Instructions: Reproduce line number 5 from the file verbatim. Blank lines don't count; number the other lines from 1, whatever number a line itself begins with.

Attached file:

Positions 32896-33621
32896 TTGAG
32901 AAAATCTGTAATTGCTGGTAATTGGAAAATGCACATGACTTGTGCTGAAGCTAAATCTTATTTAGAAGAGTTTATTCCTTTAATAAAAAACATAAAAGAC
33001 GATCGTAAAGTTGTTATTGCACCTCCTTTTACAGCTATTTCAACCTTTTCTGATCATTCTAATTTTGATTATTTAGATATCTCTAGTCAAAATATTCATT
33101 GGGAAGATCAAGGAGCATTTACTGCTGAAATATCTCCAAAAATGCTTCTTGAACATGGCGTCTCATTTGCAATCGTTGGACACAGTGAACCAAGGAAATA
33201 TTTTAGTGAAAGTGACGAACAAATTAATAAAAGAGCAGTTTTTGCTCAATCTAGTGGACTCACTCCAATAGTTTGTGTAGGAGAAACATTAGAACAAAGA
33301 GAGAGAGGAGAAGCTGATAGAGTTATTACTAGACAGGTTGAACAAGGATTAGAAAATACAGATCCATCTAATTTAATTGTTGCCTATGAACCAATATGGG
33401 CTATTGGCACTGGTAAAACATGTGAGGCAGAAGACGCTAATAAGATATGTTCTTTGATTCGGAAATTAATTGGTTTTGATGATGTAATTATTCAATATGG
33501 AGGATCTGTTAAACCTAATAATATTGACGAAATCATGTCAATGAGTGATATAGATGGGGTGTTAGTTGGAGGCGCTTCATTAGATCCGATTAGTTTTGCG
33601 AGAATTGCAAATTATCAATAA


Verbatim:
33101 GGGAAGATCAAGGAGCATTTACTGCTGAAATATCTCCAAAAATGCTTCTTGAACATGGCGTCTCATTTGCAATCGTTGGACACAGTGAACCAAGGAAATA